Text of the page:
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    People who are not too financially savvy are often the ones who fall for scams including ones run by crooks posing as money management firms, or Nigerian princes, or putative friends/fiances of the apposite sex who live abroad, or American GIs who need help while stationed abroad etc. It is worrisome that you write that you are giving your money to s money management firm and not investing it with them. Please be very sure that what you have written does not happen literally; that you give the money and it is gone forever. Commented Jun 15, 2017 at 9:09
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    In the US banks are require by law to report transfer of $10,000 or more.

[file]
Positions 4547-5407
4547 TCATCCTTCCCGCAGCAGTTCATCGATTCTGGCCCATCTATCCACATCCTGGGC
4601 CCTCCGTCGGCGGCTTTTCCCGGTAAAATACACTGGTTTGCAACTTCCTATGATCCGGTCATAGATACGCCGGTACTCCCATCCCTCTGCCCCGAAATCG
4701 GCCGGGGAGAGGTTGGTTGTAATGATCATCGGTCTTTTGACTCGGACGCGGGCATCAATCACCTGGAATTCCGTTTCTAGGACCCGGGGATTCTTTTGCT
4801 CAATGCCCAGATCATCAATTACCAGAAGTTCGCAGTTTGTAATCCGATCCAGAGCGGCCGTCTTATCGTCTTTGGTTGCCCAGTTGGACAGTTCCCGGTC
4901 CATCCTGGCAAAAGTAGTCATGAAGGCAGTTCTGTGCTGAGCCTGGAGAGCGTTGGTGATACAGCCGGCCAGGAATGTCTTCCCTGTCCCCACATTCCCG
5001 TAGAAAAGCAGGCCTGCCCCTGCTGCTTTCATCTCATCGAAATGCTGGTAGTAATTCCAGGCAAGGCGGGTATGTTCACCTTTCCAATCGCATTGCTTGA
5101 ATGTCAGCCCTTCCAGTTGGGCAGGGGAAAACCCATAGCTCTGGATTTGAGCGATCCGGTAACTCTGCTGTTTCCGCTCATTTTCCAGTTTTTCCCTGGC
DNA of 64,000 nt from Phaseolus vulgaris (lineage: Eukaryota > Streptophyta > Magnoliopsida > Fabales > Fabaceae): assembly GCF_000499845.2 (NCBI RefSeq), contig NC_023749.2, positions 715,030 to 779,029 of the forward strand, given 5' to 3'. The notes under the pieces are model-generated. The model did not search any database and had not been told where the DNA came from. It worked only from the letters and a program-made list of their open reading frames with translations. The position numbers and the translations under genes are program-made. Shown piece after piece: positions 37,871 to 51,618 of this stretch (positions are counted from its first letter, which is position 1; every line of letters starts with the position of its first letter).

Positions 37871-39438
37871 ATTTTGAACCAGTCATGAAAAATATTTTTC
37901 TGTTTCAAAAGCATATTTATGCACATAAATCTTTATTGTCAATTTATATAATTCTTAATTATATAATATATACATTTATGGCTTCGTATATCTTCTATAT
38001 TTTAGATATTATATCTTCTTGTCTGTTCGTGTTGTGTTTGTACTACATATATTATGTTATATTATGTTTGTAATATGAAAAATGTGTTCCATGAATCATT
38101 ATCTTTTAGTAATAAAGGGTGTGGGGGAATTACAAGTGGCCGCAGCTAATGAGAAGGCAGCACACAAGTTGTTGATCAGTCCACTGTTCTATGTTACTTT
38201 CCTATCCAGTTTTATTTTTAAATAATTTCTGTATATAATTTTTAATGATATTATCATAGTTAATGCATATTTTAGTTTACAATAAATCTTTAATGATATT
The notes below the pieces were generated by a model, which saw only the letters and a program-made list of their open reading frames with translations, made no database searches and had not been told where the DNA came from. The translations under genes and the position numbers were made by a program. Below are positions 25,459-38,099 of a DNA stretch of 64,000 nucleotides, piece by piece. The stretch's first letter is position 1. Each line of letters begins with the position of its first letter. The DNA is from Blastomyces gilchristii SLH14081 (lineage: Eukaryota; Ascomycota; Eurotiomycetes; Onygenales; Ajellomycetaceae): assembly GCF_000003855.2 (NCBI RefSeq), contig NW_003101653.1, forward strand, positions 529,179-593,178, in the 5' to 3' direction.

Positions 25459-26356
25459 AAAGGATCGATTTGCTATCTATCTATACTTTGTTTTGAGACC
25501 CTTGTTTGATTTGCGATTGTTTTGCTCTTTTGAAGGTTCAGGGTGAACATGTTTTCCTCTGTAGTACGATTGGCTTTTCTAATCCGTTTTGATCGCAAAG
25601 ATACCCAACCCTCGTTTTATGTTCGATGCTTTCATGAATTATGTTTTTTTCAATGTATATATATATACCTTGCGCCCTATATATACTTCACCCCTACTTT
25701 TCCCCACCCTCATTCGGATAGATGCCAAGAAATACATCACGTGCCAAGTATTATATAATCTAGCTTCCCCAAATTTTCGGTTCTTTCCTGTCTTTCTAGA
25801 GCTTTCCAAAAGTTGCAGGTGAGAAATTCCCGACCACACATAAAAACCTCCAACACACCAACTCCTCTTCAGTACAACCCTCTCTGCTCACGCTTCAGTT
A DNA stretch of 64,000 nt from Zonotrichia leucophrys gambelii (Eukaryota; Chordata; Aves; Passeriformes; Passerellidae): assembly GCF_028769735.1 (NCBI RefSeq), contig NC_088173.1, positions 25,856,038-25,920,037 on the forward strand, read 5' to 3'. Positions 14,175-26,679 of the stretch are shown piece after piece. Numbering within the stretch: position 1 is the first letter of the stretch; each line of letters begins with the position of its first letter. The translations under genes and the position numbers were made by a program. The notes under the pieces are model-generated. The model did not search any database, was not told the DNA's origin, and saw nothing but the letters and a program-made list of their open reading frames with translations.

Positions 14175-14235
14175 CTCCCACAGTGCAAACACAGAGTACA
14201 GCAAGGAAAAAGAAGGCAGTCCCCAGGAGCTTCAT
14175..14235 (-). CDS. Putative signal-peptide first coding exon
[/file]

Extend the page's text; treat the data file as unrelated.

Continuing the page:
– cybernard
    Commented Jun 15, 2017 at 16:15
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    One other word of warning: in the US the police can and do exploit the civil forfeiture laws en.wikipedia.org/wiki/Civil_forfeiture_in_the_United_States to confiscate money from anyone carrying significant amounts. If you take out over $10,000 in cash it is automatically reported to the police, and they can then send someone to search you and confiscate any money they find. In theory they need probable cause, but thats just a matter of getting a sniffer dog that detects money (yes, that is a thing). Once they find the money they can just take it: you have to sue them to get it back. Commented Jun 15, 2017 at 16:37
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    Surely the question should be posed to your banker and not to strangers on the internet. Commented Jun 15, 2017 at 17:22